- Compare the effectiveness of an integrated approach (combining counseling, environmental mitigation, chronic disease management, and legal assistance) with a non-integrated episodic care model in managing asthma in children.
- Compare the effectiveness of birthing care in freestanding birth centers and usual care of childbearing women at low and moderate risk.
- Compare the effectiveness and cost-effectiveness of conventional medical management of type 2 diabetes in adolescents and adults, versus conventional therapy plus intensive educational programs or programs incorporating support groups and educational resources.
- Compare the effectiveness of alternative redesign strategies—using decision support capabilities, electronic health records, and personal health records—for increasing health professionals’ compliance with evidence-based guidelines and patients’ adherence to guideline-based regimens for chronic disease care.
- Compare the effectiveness of different quality improvement strategies in disease prevention, acute care, chronic disease care, and rehabilitation services for diverse populations of children and adults.
- Compare the effectiveness of formulary management practices and usual practices in controlling hospital expenditures for products other than drugs including medical devices (surgical hemostatic products, radiocontrast, interventional cardiology devices, and others).
- Compare the effectiveness of comprehensive, coordinated care and usual care on objective measures of clinical status, patient-reported outcomes, and costs of care for people with multiple sclerosis.
- Compare the effectiveness of different strategies to engage and retain patients in care and to delineate barriers to care, especially for members of populations that experience health disparities.
- Compare the effectiveness of different disease management strategies in improving the adherence to and value of pharmacologic treatments for the elderly.
- Compare the effectiveness of care coordination with and without clinical decision supports (e.g., electronic health records) in producing good health outcomes in chronically ill patients, including children with special health care needs.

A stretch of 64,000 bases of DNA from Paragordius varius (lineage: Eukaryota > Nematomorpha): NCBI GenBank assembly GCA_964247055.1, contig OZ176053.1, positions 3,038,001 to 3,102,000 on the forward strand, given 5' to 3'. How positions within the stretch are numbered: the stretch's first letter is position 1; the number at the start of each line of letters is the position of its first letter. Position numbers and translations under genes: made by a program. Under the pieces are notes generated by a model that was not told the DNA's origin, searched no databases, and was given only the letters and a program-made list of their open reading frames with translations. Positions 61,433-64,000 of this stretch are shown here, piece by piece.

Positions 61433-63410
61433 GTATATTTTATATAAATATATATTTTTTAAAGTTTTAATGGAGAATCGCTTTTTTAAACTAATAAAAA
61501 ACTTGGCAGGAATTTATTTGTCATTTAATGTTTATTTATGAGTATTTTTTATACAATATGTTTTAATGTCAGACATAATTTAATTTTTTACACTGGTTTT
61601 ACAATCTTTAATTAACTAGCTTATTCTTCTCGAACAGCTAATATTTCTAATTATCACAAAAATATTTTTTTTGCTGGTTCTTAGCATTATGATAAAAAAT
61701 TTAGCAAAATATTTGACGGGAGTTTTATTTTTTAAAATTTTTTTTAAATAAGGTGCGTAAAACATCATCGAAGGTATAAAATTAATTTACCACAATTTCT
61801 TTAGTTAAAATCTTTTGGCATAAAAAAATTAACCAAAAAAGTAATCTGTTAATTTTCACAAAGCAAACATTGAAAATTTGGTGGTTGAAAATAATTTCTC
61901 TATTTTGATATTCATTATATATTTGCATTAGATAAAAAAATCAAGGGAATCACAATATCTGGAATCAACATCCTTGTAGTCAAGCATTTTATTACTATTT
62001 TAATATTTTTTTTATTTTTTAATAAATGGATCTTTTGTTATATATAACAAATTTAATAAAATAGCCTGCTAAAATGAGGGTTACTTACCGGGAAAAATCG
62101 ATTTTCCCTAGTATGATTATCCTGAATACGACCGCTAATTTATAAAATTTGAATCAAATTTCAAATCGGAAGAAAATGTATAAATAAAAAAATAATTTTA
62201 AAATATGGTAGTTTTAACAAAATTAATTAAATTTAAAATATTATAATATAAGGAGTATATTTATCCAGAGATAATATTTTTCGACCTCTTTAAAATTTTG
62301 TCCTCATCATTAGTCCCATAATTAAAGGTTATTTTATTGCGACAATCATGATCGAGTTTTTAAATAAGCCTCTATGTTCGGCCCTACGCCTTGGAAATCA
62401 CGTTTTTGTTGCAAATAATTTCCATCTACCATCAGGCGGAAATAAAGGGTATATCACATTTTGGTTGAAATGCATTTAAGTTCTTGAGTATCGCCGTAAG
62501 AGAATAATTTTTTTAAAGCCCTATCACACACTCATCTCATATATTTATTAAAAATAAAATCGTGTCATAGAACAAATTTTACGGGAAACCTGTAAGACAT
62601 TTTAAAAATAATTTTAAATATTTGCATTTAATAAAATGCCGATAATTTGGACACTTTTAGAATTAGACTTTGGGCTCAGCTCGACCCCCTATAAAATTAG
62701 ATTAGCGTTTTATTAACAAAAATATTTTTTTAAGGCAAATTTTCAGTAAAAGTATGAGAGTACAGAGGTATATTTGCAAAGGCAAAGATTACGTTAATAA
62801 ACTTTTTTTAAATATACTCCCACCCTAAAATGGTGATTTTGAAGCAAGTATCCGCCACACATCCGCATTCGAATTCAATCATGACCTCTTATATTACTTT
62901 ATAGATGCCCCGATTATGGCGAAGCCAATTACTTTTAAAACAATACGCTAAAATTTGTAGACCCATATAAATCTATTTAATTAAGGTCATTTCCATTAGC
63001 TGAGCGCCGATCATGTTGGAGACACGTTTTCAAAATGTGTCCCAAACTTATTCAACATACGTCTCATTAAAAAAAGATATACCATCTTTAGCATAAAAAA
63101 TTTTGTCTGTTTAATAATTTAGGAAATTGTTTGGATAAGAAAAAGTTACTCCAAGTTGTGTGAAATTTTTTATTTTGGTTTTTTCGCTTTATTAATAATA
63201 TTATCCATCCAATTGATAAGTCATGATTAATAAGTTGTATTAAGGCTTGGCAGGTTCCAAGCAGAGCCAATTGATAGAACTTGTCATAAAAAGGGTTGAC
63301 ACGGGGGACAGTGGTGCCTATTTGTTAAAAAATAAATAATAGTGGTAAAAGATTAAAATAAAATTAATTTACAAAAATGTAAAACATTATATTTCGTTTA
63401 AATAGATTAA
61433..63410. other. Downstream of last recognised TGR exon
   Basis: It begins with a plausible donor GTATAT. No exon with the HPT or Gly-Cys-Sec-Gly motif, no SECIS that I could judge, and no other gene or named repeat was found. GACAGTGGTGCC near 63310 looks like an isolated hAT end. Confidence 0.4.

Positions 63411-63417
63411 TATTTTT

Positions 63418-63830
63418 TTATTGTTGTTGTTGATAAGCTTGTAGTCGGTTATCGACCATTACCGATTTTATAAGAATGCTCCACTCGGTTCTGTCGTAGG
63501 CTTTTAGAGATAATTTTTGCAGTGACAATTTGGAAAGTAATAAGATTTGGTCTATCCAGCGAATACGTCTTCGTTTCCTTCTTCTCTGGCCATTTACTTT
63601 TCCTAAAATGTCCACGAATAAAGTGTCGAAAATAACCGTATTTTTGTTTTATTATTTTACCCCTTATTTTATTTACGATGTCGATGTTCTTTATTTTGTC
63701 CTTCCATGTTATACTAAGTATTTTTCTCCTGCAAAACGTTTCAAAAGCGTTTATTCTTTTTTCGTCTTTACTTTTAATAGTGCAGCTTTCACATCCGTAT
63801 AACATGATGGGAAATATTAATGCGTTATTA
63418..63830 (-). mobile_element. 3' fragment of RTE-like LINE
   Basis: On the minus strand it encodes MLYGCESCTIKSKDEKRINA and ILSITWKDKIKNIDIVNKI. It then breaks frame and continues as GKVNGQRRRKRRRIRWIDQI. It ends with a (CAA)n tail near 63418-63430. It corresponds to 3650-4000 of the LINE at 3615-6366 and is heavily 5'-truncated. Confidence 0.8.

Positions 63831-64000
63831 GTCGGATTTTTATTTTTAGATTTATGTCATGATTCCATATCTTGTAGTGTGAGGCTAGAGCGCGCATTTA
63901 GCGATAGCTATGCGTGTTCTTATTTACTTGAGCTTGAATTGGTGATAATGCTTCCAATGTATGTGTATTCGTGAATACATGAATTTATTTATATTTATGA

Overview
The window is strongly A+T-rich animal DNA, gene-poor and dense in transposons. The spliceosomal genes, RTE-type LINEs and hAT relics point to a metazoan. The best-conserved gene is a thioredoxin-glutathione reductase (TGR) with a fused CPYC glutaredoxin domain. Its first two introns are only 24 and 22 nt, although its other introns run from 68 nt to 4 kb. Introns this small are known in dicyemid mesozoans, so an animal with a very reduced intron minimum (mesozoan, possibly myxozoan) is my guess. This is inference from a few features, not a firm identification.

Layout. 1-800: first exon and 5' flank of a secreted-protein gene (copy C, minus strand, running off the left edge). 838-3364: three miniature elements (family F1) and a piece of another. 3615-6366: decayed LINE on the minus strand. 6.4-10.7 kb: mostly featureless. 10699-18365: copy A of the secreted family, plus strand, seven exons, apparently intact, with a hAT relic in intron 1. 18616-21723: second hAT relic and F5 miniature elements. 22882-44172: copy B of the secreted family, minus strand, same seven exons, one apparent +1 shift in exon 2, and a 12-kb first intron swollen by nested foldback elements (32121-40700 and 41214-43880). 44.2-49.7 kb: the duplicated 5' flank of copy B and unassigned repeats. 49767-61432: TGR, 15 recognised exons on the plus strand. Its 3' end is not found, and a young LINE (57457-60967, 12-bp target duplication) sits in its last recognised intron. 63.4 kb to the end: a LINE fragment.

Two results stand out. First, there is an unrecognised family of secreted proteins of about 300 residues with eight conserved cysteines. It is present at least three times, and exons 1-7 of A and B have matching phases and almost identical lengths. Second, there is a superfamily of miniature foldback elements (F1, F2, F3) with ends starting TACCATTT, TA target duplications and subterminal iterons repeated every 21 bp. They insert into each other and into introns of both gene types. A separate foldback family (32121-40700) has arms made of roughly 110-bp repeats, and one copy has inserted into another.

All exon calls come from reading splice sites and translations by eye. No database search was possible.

- Compare the effectiveness of coordinated, physician-led, interdisciplinary care provided in the patient’s residence and usual care in managing advanced chronic disease in community-dwelling patients with significant functional impairments.
- Compare the effectiveness of diagnostic imaging performed by non-radiologists and radiologists.
- Compare the effectiveness of different disease management strategies for activating patients with chronic disease.
- Compare the effectiveness of different delivery models (e.g., home blood pressure monitors, utilization of pharmacists or other allied health providers) for controlling hypertension, especially in racial minorities.
- Compare the effectiveness of hospital-based palliative care and usual care on patient-reported outcomes and cost.
- Compare the effectiveness of different treatment approaches (e.g., integrating mental health care and primary care, improving consumer self-care, a combination of integration and self-care) in avoiding early mortality and comorbidity among people with serious and persistent mental illness.
- Compare the effectiveness of traditional training of primary care physicians in primary care mental health and co-location systems of primary care and mental health care on outcomes including depression, anxiety, physical symptoms, physical disability, prescription substance use, mental and physical function, satisfaction with the provider, and cost.
- Compare the effectiveness of different treatment strategies (e.g., psychotherapy, antidepressants, combination treatment with case management) for depression after myocardial infarction on medication adherence, cardiovascular events, hospitalization, and death.